FOR NEARLY half a century the ritual response to Michael Tippett's ritualistic opera The Midsummer Marriage has been "magnificent but inexplicable" - and from the conversation in the coats queue after Covent Garden's new production on Tuesday it was clear that not much has changed. In fact, the coats queue could have been rehearsing the famous feature that appeared in the News Chronicle when Covent Garden first staged Midsummer Marriage back in 1955. Under the headline "This opera baffles us too, say singers", a young Joan Sutherland was quoted saying, "Mr Tippett told me not to worry if I didn't understand it. He said just to sing it as well as I could and to leave the audience to work out the significance for themselves." Meanwhile Tippett, on the same page, offered the advice: "It means what it says" - which is the sort of loftily unhelpful comment T S Eliot used to give bewildered readers of The Waste Land.

But then Tippett always did take his cues from Eliot; and Midsummer Marriage comes so close in tone, texture and the way it privatises public myths to a "Waste Land with music" that you can only wonder the composer didn't publish it with literary footnotes. No libretto in the repertory is more allusive; and even when you've tracked down its references to Jung, George Bernard Shaw, Greek tragi-comedy, The Golden Bough, Mozart and Wagner, the suspicion sticks that half the detail is perversely meaningless. I've always thought there was an element of genial fraud in Tippett's intellectual pretensions.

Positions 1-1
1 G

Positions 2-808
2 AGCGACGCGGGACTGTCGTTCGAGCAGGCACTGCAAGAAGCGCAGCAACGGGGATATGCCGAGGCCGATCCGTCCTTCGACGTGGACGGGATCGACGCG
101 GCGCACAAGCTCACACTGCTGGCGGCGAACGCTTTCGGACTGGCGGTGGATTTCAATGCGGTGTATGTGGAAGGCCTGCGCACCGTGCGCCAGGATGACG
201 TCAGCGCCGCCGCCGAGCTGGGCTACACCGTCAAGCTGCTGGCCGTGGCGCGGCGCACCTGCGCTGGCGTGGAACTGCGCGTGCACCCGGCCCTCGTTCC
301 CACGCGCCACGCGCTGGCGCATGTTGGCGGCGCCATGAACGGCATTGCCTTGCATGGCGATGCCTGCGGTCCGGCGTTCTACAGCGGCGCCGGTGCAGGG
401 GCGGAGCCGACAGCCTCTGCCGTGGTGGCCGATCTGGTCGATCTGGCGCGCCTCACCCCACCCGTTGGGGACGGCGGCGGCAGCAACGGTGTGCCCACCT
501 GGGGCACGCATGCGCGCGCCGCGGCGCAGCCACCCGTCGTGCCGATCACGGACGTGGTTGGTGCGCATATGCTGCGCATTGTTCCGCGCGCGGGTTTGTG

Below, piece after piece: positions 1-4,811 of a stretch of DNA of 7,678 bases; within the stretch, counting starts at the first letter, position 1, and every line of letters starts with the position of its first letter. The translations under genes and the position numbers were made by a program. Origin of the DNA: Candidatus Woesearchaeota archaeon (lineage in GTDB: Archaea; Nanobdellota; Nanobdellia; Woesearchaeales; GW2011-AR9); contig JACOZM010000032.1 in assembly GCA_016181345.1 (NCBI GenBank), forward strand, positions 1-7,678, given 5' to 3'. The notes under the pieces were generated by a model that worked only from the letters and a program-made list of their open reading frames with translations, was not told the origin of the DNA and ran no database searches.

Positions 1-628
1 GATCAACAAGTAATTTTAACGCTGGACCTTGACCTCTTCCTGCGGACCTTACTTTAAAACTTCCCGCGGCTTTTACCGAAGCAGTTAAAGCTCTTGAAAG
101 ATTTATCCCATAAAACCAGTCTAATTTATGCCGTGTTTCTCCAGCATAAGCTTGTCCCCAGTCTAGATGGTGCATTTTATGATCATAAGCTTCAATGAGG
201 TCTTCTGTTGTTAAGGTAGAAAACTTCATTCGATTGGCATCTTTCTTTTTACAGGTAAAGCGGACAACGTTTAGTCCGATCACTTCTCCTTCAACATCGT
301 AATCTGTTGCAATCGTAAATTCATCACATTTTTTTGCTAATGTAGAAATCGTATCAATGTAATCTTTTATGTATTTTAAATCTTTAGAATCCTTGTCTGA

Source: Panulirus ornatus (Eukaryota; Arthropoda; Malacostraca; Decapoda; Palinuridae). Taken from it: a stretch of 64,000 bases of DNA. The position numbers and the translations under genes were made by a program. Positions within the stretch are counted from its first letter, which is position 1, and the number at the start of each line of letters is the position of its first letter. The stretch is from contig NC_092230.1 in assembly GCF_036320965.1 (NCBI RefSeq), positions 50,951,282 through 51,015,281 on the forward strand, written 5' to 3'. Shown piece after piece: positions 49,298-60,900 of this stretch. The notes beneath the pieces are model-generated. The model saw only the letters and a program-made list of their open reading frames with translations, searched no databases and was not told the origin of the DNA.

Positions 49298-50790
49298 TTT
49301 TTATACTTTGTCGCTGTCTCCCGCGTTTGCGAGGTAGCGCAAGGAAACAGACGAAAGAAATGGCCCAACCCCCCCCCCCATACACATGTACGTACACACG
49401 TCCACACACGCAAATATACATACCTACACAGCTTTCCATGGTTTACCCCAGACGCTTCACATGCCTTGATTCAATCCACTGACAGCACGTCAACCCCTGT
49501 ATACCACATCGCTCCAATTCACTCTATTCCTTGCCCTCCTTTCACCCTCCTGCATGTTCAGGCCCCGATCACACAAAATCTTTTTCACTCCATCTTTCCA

But that said, half a century has filtered out what matters from what doesn't in the piece, and its essentials now seem clear enough. In much the same way as the later Tippett operas, Midsummer Marriage is a psycho- drama: a quest for healing and wholeness pursued through the metaphor of a pair of lovers who, like those in Mozart's Magic Flute, must find them- selves before they truly find each other. "Finding" for these purposes involves a reconciliation of the corresponding opposites that underlie existence: male and female, light and shadow, spirit and substance, rationality and instinct. And looking back, it isn't hard to relate this abstract, Jungian preoccupation with the search for wholeness and self-knowledge to the concrete circumstances of Tippett's life in the Forties and Fifties, when he was writing the opera (libretto as well as music). At a personal level, here was a homosexual composer still tending the wounds that straight societies habitually inflict on gay men. More generally, here was a creative artist working in a broken world still suffering the fallout from a major war. No wonder healing featured high on his agenda.